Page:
Creative Kids was recently featured in the Washington Post as one of the first educational centers to participate in the Seattle Public Preschool Program. We have a second preschool location at the Carkeek Park Environmental Learning Center. During summers, I work with preschool through fifth grade students implementing and participating in their outdoor summer daycamp adventures. The Viewlands students and their families help us maintain the garden and outdoor learning areas each summer at the school. We harvest berries and apples at Carkeek Park and use them in our classroom. At Creative Kids we explore ways to eat and make better-tasting, fresher and healthier foods while learning about science and the environment.
Director of Urban School Programs, IslandWood
Kate’s formative years were spent on the ancestral land of the Oneida people of Upstate New York, collecting fireflies and cooking up batches of mud soup. These experiences, coupled with a life-long interest in scientific and nature-based inquiry, eventually led Kate to the National Park Service, The Pacific Science Center and The North Cascades Institute. On becoming a land-owner in Seattle, Kate’s focus within the field of environmental education shifted. This pivotal life moment lead her down the path of exploring the many layers and complexities of urban environments (both built and natural) and the systems of inequities that continue to affect how (and by whom) land is used in cities. At IslandWood (where she has worked since 2010), Kate leads our Urban School Programs team and is honored to work with a rock star group of individuals who are committed to up-ending the dominant narrative and addressing the inequities in both the environmental and education fields. Kate is also a mother, an experience that has solidly reinforced her views on the importance of empathy, compassion, and mindfulness in learning environments. If asked what single food item she would bring with her to a deserted island, there would be no question that the answer would be a jug of Grade A Dark Maple Syrup from the foothills of the Adirondack Mountains.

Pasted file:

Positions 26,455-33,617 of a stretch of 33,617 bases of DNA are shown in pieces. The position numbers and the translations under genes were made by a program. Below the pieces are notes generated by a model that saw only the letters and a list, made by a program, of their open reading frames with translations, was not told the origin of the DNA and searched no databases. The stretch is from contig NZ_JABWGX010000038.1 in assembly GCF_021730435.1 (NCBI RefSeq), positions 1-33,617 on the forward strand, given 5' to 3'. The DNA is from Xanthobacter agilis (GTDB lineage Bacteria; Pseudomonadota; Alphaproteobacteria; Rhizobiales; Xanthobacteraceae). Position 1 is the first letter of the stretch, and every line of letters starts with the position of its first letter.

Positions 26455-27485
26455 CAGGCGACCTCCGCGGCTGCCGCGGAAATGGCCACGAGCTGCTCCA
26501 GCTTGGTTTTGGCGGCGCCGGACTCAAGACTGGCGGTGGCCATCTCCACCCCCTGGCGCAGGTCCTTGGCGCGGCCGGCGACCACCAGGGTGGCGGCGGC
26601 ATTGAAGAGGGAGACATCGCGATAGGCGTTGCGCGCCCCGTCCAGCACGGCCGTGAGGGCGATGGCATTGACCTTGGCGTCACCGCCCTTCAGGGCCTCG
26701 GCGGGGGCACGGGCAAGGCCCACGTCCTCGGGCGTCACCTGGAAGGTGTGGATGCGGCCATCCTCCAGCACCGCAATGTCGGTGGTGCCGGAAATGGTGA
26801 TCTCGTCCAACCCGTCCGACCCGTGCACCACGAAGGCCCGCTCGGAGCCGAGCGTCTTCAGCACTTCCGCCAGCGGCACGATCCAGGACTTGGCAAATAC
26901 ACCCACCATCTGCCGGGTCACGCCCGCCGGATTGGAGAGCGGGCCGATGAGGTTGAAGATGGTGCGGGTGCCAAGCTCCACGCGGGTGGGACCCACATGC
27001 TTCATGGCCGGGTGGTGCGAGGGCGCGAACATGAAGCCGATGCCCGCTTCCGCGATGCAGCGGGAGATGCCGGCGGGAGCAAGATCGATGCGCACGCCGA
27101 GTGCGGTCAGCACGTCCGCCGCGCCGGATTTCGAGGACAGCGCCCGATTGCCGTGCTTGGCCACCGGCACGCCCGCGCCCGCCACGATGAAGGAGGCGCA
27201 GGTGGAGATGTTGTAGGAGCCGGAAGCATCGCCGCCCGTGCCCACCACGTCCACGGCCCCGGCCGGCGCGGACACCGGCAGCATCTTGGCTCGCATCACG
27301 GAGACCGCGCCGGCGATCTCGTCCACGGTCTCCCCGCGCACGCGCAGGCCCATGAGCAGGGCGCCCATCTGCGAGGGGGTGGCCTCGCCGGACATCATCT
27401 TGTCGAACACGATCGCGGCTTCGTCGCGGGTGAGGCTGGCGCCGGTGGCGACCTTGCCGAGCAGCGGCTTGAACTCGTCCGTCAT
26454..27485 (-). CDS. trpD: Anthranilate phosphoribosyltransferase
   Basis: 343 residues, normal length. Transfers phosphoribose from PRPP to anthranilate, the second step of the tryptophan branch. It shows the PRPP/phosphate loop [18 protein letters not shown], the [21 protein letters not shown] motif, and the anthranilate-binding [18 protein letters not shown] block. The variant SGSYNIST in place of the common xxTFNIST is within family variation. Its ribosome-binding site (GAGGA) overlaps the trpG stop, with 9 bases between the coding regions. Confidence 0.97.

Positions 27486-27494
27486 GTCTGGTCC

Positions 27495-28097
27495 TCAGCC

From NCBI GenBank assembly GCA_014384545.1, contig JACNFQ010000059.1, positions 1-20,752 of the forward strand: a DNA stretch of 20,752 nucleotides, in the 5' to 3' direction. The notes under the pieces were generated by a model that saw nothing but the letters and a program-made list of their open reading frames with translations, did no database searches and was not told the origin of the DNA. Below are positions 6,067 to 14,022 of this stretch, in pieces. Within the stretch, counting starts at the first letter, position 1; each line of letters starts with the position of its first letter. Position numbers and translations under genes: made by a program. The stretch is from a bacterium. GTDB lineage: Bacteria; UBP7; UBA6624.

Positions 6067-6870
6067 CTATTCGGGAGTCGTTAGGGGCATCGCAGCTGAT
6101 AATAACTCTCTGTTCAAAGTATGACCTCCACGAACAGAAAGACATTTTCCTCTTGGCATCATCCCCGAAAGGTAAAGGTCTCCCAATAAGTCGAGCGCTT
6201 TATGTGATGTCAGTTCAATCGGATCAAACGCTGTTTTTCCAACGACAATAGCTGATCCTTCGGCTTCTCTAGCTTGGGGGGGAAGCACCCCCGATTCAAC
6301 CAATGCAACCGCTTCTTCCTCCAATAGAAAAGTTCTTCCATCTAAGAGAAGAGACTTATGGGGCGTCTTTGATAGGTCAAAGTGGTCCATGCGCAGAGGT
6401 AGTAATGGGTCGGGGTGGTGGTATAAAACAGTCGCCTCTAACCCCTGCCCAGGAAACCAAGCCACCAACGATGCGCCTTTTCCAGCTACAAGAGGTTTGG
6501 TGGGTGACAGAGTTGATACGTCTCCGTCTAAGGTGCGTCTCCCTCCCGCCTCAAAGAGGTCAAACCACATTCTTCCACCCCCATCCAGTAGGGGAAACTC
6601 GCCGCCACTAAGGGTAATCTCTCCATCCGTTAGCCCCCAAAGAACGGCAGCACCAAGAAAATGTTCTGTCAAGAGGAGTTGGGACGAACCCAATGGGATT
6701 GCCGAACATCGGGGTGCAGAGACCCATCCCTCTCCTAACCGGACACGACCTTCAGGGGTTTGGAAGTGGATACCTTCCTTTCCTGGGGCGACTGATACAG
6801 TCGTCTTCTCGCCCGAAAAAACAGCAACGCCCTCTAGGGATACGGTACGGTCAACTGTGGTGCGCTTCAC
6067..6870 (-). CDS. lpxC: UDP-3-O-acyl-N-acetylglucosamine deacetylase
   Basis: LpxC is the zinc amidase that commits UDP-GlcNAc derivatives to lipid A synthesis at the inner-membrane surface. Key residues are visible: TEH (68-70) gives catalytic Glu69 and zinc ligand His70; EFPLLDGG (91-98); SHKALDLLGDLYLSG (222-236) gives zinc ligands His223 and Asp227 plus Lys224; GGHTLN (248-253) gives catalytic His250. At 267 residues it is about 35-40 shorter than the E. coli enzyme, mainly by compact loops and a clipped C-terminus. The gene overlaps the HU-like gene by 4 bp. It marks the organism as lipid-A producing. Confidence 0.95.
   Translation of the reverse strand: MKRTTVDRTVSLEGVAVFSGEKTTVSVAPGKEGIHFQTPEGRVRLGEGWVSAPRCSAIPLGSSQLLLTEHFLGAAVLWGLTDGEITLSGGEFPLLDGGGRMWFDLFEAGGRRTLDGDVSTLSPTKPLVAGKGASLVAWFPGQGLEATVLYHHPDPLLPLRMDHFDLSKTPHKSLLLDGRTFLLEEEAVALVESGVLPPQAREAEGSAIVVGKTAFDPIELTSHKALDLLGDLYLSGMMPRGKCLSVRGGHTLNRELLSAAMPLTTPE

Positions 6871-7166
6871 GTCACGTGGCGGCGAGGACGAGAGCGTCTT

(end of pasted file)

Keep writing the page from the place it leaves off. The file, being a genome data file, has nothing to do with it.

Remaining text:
Les Dames d’Escoffier Green Tables
Cheri Bloom’s expertise is in horticulture education and delivering agriculturally focused curriculum to the classroom. Her award winning Greenhouse and Sustainability Program at Montlake Elementary School provided K-5thgrade children with the essentials for a healthy diet and sustainable gardening education for over sixteen years. Presently Cheri is a member of Les Dames d’Escoffier Green Tables which supports projects centered around funding programs focused on education on all aspects of growing, sourcing and preparing nutritious food.
Seattle Parks and Rec
Belinda Chin is the Program Coordinator for the Urban Food Systems (UFS) Program at Seattle Parks and Recreation (SPR). She oversees 23+ acres of SPR public space dedicated to growing food. Gardens and orchards are used for community-building efforts built on diversity, equity, and inclusion practices. By working in partnership with community organizations and other city departments, their collective actions aspire topromote public health and culturally relevant food access; support local economic development; provide services to improve the quality of life for residents through engagement with their environments and neighbors; and lead efforts to restore a healthy environment. This is particularly meaningful for Ms. Chin, the daughter of immigrants who fled their homeland to escape a war shattered environment and agonizing poverty. Her family’s pursuit of culturally relevant food resulted in lasting impressions about boundaries, specifically those that discriminate by race, class, and place. Ms. Chin is a long-time advocate of the City of Seattle’s Race & Social Justice (RSJ) Initiative and is a co-lead of SPR’s RSJ Change Team.
The advisory board includes national leaders in science education, ecological cognition, design research, and learning gardens.
Professor, Cognitive Science and Learning Sciences, Northwestern University
Douglas Medin has expertise in culture, ecosystems cognition, and science education.
Associate Professor, Teacher Education and Higher Education, University of North Carolina Greensboro
Heidi Carlone has expertise in science learning and identity and a focus on outdoor environment science learning.
Professor, Educational Leadership and Policy at Portland State University (PSU)
She has served as Chair of the Board of the Council of the Great City Schools, Director of Community-University Partnerships at PSU and is cofounder of Portland school district’s Environmental Middle School and Leadership for Sustainability Education at PSU, where she established a master’s level academic program, and initiated, designed, and supported Learning Gardens at several schools addressing local farm-to-school food and nutrition issues and integration into major curricular goals.